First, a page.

Bridging the gap between disability and ability: BiOM

The latest technology in prosthetic limbs continues to help bridge the gap between disability and ability with bionic and robotic limbs.

For the last few years BiOM tested its powered prosthetic foot in V.A. Hospitals. Today, 1,000 people have one worldwide — and one of those people lives on the Central Coast.

“I had my leg amputated August 19, 1992,” said Mike Addy who was injured while working a road construction job. “I had a ten ton steel roller fall on my left leg and my right foot.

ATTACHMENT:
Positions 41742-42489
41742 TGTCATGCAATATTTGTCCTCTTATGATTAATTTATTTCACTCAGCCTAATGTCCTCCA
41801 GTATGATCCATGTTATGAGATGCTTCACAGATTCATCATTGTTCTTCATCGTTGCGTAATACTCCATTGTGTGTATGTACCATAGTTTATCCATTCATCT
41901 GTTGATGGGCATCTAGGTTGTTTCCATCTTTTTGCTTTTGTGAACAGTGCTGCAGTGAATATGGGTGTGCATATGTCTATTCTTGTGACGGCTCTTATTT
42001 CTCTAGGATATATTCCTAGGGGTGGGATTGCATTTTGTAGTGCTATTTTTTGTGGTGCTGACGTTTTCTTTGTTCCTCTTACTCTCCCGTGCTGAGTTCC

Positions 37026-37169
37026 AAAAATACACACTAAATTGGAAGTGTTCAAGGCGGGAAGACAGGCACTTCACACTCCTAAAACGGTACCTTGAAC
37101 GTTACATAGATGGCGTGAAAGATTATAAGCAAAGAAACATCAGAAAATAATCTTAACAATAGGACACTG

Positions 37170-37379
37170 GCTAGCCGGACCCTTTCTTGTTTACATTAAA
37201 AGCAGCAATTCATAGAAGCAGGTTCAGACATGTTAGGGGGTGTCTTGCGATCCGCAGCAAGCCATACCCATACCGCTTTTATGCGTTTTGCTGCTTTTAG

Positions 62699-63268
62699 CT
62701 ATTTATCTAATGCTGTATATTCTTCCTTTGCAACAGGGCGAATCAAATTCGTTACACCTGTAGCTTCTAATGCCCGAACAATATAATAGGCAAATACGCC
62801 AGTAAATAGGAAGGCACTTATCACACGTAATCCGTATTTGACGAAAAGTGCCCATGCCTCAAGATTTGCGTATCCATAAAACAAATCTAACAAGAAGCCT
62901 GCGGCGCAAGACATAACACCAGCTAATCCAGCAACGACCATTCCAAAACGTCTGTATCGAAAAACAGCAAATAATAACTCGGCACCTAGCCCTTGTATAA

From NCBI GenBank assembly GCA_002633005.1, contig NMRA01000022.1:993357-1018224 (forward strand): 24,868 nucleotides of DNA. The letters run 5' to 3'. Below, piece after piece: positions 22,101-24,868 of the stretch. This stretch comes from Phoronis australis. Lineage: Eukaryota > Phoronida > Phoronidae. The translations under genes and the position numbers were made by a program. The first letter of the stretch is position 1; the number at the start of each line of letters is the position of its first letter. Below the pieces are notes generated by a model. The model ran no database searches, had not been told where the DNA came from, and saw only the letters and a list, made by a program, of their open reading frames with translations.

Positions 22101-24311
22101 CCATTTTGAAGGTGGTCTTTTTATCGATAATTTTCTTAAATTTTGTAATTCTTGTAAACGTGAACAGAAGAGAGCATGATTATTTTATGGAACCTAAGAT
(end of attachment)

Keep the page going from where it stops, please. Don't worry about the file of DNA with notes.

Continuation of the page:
He tried many prosthetic solutions, but those solutions did not come without other health complications.

“My hip would hurt all the time because I was over compensating,” explained Addy.

A few months ago, things changed for Addy.

“We put on Mike a BiOM foot, which is a microprocessor foot with a hydraulic, but it also has motors in it so it can have planter flexion, so it controls the foot going down as well as the foot going up. It can push off and propel him off an incline,” said John Hollingsead, Certified Prosthetist-Orthotist.

This means Addy can be more active.

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